Messier Index/M20

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Trifid Nebula
Trifid Nebula by the w:Hubble Space Telescope (w:NASA/w:ESA)
Observation data: w:J2000 epoch
Type Emission/Reflection
Right ascension 18h 02m 23s[1]
Declination -23° 01′ 48″[1]
Distance 2000 - 9000 ly
Apparent magnitude (V) +6.3[1]
Apparent dimensions (V) ~20 arcmins
Constellation Sagittarius
Physical characteristics
Radius -
Absolute magnitude (V) -
Notable features -
Other designations M20, NGC 6514[1], Sharpless 30, RCW 147, Gum 76

The Trifid Nebula (catalogued as Messier 20 or M20 and as NGC 6514) is an w:H II region located in Sagittarius. Its name means 'divided into three lobes'. The object is an unusual combination of an w:open cluster of w:stars, an w:emission nebula (the lower, red portion), a w:reflection nebula (the upper, blue portion) and a w:dark nebula (the apparent 'gaps' within the emission nebula that cause the trifid appearance; these are also designated Barnard 85). Viewed through a small w:telescope, the Trifid Nebula is a bright and colorful object, and is thus a perennial favorite of amateur astronomers.



The Trifid Nebula was the subject of an investigation by astronomers using the w:Hubble Space Telescope in w:1997, using filters that isolate emission from w:hydrogen w:atoms, w:ionized w:sulfur atoms, and doubly ionized w:oxygen atoms. The images were combined into a false-color composite picture to suggest how the nebula might look to the eye.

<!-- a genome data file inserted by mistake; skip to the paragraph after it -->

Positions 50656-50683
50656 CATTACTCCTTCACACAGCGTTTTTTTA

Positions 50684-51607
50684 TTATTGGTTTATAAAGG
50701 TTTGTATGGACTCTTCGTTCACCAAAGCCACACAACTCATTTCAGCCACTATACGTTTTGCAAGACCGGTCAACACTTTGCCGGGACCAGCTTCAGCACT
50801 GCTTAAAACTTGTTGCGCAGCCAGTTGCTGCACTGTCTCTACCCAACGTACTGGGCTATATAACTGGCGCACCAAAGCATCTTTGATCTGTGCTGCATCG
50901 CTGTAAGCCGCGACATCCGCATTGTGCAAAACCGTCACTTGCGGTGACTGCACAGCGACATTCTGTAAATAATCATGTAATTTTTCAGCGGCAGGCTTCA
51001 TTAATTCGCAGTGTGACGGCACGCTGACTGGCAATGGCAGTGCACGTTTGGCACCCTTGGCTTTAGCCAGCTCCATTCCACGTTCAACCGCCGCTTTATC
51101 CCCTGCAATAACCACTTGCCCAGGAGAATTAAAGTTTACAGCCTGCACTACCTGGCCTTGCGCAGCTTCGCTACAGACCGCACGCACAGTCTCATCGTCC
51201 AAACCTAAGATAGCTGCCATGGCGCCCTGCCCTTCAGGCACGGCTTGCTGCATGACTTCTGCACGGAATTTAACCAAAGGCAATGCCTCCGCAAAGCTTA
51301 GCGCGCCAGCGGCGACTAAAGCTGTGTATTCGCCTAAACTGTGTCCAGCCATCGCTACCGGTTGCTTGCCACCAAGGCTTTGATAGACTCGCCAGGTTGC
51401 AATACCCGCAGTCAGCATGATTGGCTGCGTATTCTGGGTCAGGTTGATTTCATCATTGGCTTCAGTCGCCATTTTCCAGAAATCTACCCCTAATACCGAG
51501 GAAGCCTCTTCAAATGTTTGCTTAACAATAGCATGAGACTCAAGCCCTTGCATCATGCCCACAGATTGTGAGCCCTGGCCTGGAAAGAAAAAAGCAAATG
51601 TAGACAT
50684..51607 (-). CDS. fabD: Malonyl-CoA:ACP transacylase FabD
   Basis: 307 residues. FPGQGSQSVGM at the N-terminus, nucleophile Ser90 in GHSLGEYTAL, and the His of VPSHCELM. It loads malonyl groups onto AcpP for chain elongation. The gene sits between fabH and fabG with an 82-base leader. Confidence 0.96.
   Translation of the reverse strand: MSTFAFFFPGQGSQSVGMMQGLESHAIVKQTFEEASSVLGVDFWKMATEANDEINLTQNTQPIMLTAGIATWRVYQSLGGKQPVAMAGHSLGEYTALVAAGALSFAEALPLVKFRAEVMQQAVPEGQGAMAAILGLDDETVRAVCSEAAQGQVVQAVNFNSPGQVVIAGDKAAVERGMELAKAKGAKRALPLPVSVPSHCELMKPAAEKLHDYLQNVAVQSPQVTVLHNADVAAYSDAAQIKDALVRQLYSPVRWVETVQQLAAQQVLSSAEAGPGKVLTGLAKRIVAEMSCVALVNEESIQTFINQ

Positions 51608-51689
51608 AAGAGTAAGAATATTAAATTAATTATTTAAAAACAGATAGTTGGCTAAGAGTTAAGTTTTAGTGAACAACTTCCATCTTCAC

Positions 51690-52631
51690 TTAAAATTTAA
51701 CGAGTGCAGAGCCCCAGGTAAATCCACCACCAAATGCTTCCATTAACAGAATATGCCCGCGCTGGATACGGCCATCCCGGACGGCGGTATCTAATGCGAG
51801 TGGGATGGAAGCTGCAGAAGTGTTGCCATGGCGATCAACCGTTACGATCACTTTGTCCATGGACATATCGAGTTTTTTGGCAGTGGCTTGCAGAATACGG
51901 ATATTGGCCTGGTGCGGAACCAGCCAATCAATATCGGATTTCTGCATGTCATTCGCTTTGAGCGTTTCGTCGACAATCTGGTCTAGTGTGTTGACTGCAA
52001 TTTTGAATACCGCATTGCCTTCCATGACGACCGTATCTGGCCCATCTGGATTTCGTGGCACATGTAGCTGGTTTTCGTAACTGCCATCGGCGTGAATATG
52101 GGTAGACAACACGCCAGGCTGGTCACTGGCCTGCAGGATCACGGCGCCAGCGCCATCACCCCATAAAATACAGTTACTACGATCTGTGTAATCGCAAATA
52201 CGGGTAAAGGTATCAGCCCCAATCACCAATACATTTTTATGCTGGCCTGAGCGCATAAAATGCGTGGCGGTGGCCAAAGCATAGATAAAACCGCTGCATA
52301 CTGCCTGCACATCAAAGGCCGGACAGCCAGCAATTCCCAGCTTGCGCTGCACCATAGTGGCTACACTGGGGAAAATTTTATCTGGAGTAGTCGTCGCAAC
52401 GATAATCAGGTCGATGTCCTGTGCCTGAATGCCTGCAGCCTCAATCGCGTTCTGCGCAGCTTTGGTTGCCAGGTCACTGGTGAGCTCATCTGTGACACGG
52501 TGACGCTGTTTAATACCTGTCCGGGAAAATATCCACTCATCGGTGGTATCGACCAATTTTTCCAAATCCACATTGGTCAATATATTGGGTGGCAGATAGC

The close-up images show a dense cloud of dust and gas, which is a w:stellar nursery full of embryonic stars. This cloud is about 8 w:light years away from the nebula's central star. A w:stellar jet protrudes from the head of the cloud and is about 0.75 w:light-years long. The jet's source is a young stellar object deep within the cloud. Jets are the exhaust gasses of star formation. Radiation from the nebula's central star makes the jet glow.

The images also showed a finger-like stalk to the right of the jet. It points from the head of the dense cloud directly toward the star that powers the Trifid nebula. This stalk is a prominent example of an w:evaporating gaseous globules, or 'EGGs'. The stalk has survived because its tip is a knot of gas that is dense enough to resist being eaten away by the powerful radiation from the star.

In January, 2005, w:NASA's w:Spitzer Space Telescope discovered 30 embryonic stars and 120 newborn stars not seen in w:visible light images.


External links


  1. a b c d "SIMBAD Astronomical Database". Results for NGC 6514. Retrieved 2006-11-16.